Reproduction 19th Century Tack Head Fretless Banjos

The Banjo Factory


"Negro Minstrelsy: Its Starting Place Traced Back Over Sixty Years, Arranged and Compiled from the Best Authorities,”
From an article written by Charles White, New York Clipper*, April 28, 1860.

Minstrelsy for the past seventeen years has been steadily improving, until we now see it firmly established among our standard amusements and sought after as much as the opera or drama; in fact, in some respects, far out-rivaling either in point of patronage. Although this species of entertainment is often discussed, and the merits of the different artists connected therewith criticized, yet the origin, or any pretension thereto, has never been clearly explained (except by the present writer some time since), for two very great reasons. First, because no individual ever interest himself so much as to seek or trace out the foundation or starting place; and secondly, if he had, his labors would have proved fruitless, for who can tell when and where the Negro first introduced the banjo (for it is from that instrument we begin to get at the notes of Ethiopian minstrelsy).

Such being the case, it would be in vain to attempt to ascertain how long, when, and where the Negro, or African, first manufactured or introduced the gourd banjo, which instrument, no doubt, has been in existence nearly as long as that race of people. Consequently, it is impossible to get at its origin from that source. The point then is this: who first made pretensions to imitate the colored race or introduce their quaint and humorous character to the public? Some, I know, will doubt, and others will claim their knowledge in the matter as indisputable. Suffice it to say, that this subject will be picked all to atoms, and after the storm is over it will return to its present truthful shape again, as facts indelible.

The writer does not go so far back for dates, or even assert anything in this brief description of minstrelsy, but what can be vouched for and identified as facts by actual printed documents of each and every assertion herein made, which documents have ever been preserved with great care until the present time; and now feeling desirous of giving a more general publicity to the same, he does so with no selfish motive or partiality, but with a view of enlightening the minds of the curious, and showing those in the profession the path which their predecessors have traveled, and what has been done towards the elevation of minstrelsy, which amusement, in the writer’s estimation, will in a few years far eclipse all its former improvements, and become an indispensable entertainment, claiming for its support in vocal, instrumental, and physical force, the best talent in the theatrical line. For already has the minstrel introduced his merry afterpiece, with all its appropriate costume, scenery, and music; burlesques upon burlesques have since appeared in rapid succession; operas have also been introduced; and, in fact, artists of merit in former days now seek in vain for positions in minstrel companies.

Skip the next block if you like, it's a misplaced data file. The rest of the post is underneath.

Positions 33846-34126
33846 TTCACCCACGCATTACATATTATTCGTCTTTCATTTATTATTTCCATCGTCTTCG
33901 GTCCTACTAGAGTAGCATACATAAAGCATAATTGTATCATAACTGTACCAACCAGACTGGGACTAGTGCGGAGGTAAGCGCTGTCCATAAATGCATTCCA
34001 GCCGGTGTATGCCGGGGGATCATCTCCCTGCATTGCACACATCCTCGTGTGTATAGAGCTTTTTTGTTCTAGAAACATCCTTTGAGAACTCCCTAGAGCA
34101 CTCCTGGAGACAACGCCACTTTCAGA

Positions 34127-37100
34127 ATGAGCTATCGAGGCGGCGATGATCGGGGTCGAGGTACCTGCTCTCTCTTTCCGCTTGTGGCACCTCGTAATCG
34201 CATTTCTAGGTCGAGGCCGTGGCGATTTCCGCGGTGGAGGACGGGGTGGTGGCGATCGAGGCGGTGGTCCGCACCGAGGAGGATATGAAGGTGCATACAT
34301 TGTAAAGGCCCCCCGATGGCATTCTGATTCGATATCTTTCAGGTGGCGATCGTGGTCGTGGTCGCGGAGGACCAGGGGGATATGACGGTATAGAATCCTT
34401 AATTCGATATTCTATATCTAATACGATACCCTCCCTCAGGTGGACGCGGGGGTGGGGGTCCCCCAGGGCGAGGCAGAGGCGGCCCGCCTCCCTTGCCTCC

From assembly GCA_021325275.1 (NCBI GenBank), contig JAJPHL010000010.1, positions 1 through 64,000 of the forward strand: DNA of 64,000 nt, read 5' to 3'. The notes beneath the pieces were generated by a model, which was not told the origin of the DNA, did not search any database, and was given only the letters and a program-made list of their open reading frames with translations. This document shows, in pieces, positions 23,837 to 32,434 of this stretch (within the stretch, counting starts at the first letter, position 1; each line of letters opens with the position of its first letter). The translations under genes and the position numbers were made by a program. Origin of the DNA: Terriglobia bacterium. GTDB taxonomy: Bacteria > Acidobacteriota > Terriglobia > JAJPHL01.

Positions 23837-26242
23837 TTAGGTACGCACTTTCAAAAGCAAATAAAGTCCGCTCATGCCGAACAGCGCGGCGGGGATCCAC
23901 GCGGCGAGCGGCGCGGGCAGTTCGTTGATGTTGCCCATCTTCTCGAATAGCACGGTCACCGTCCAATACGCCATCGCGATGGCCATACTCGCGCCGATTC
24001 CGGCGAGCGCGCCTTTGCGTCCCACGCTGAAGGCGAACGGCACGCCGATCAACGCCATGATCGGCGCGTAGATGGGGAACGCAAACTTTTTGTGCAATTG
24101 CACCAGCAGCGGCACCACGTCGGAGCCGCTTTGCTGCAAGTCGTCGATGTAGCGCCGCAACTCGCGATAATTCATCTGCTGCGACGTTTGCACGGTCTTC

Many suppose that negro minstrelsy originated about twenty-three or twenty-five years ago, or in the days of Barney Burns, Enam Dickinson, Tom Bleakly, George Washington Dixon, T. D. Rice, Leicester, John Smith, Joe Sweeney, &c., who all had their own peculiar style in singing and dancing, individually; some with the banjo, and some without it; others having for their principal attraction only some simple Negro melody, such as “Coal Black Rose,” “Such a Getting Up Stairs,” “Gumbo Chaff,” “Sitting on a Rail,” “Jim Crow,” and one or two others of less popularity. I will now give a short description of a few prominent performers who succeeded the parties just alluded to and became vastly popular, particularly in this city. These were Dick Pelham, James Sandford, Frank Brower, and others, to whom I shall allude in the following order viz.: 1838---Jim Sandford played the Black Door Keeper or Ticket Taker, at the Franklin Theatre, Chatham Street, N.Y.

For the next two or three years very many aspirants for colored fame made their debut with faces blacked. Prior to the organization of the first regular minstrel company, January, 1842, the following parties appeared in public---Charles Jenkins and G. W. Pelham, at American Museum, January, 1842; Frank Diamond, Whitlock, and Tom Booth, at Arcade Garden, 255 Bleecker Street, January, 1842; Dick Pelham, Master Chestnut, Dick Van Bremen, and Joe Sweeney at Bowery Amphitheatre, 37 Bowery, January, 1842; Frank Diamond and Whitlock, at Chatham Theatre, April, 1842; John Smith, T. Coleman, Chestnut and Hoffman, at Bowery Amphitheatre for Smith’ benefit, June, 1842; John Diamond and Whitlock, at American Museum, December, 1842; Dan Emmett, Frank Brower, Master Pierce, Jimmy O’Connell, Frank Diamond and Mestayer (all dancers but Mestayer), Franklin Theatre (Dan Emmett and Master Pierce were performing the same time at the Bowery Amphitheatre), December 29, 1842; Dan Emmett and Frank Brower, at the Bowery Amphitheatre, where, and at which time the idea of a minstrel company was put in motion by the following persons, viz.: Dan Emmett., Frank Brower, Billy Whitlock, and Dick Pelham, who all immediately went into a thorough course of rehearsals at the boarding house of Emmett, No. 37 Catharine Street, kept by one Mrs. Brooks.

They were all diligent in their labors and it did not take long to acquire the scanty versatility necessary in those days for a cork professor to delight his patrons. The idea was original; but I might deserve censure in applying it to any one of the number, and have therefore distributed the honor among the party. The cause of their organization was simply to make up a combination of Negro stuff for one night only, which was expressly for the benefit of Pelham, who at that time was dancing between the pieces at the Chatham Theatre.